‘Issues of credibility & trust’: Eurogroup adjourns without reaching Greece deal
Published time: July 11, 2015 23:29
The meeting of the eurozone finance ministers has adjourned until morning without reaching any conclusion on the Greek bailout deal, with issues of “credibility and trust” discussed as well as Athens’ financial crisis risking its Eurozone membership.
“We had an in-depth discussion of Greek proposals, the issue of credibility and trust was discussed, and also of course financial issues involved. But we have not concluded our discussions, so we will continue at 11:00am,” the president of the Eurogroup Jeroen Dijsselbloem told journalists late Saturday.
“It is still very difficult, but work is still in progress,” the Dutch finance minister added, refusing to share any details of the negotiations.
Meanwhile the Maltese PM Joseph Muscat, who is due to attend a eurozone summit in Brussels, predicted that Sunday “will be a long day.”
The Eurogroup has been convening for more than seven hours, but the negotiations have produced no results, as the eurozone seems to lack “trust” in Athens ability and willingness to implement reforms needed to keep the economy afloat.
Creditors want “more specific and binding commitments” from the Greek government, a European official at the talks told AP, adding that Athens’ proposals are “too little, too late.”
“We are still a long way out, both on the issue of content as on the tougher issue of trust,” Dijsselbloem said just before the meeting. “On paper it is not good enough yet – and even if it is good on paper, then we still have the question: will it really happen?”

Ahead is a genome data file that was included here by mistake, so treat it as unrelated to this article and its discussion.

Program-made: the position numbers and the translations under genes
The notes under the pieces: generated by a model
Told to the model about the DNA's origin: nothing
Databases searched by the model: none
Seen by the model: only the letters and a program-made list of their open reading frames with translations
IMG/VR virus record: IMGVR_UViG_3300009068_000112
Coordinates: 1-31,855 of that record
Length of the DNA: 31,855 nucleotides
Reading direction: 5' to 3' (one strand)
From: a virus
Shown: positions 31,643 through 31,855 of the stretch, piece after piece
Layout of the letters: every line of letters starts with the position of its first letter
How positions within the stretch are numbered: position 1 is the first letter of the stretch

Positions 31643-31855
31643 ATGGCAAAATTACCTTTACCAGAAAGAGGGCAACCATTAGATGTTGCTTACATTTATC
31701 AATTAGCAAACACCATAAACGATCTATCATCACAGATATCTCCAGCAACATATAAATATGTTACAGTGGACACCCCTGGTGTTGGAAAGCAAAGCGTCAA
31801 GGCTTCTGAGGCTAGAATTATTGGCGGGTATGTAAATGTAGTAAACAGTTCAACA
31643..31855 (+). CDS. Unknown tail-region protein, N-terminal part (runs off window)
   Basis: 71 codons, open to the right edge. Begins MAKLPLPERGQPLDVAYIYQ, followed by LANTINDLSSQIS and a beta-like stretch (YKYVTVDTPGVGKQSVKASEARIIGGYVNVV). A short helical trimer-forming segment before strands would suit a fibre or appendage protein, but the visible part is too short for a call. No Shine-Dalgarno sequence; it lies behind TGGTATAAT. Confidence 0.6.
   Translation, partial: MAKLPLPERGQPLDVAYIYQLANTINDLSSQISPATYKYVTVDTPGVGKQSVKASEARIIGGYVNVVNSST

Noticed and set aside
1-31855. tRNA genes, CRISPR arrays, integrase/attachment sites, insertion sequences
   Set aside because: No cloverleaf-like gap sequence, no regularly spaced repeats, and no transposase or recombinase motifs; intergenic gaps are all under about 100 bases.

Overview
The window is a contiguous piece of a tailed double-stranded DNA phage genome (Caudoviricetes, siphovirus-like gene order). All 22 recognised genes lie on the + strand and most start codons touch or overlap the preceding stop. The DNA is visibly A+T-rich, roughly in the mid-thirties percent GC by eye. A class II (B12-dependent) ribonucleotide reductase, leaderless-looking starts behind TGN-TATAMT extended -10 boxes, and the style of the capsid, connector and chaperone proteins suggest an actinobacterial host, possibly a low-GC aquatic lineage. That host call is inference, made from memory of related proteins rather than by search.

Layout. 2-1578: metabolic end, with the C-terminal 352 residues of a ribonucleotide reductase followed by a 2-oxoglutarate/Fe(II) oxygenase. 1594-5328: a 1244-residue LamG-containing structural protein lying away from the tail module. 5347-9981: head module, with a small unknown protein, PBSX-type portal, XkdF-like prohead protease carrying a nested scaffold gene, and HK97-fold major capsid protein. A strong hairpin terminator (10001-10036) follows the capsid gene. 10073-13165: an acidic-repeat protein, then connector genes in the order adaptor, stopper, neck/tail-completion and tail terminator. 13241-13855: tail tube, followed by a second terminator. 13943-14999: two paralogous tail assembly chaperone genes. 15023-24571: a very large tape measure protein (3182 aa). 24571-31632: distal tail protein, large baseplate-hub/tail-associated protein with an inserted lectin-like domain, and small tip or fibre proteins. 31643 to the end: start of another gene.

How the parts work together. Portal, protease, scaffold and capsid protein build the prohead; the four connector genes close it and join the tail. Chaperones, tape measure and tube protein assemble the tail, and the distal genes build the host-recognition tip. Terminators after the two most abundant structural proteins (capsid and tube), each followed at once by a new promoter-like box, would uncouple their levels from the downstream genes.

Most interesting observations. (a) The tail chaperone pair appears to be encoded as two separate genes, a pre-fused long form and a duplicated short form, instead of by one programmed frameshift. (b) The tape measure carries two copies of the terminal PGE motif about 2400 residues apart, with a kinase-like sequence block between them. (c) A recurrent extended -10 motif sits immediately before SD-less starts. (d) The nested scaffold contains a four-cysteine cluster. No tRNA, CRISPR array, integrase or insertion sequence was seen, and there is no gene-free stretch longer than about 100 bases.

In a Friday vote, lawmakers in the Greek parliament backed the latest proposals for economic reforms and further austerity measures which Athens submitted to the Eurogroup earlier this week.
The new reform proposals include moving more items to the standard 23 percent VAT rate, as well as the privatization of regional airports and seaports. Greeks also agreed to eventually abolish solidarity installments for poor pensioners by December 2019, a year earlier than planned, and raise the retirement age to 67 by 2022. The early retirement also will be abolished.
In return for caving in to most of the creditors demands, which the Greek nation voted against during last weeks’ referendum, Tsipras is trying to bargain a better deal which includes a €53.5 billion ($59.7 billion) bailout package over the next 3 years.
Unless the deal is agreed on Sunday, the country’s banking system may end up bankrupt on Monday. Cash withdrawals from Greek banks reach €100 million ($111 million) a day, with ATMs transactions limited to €60 ($67).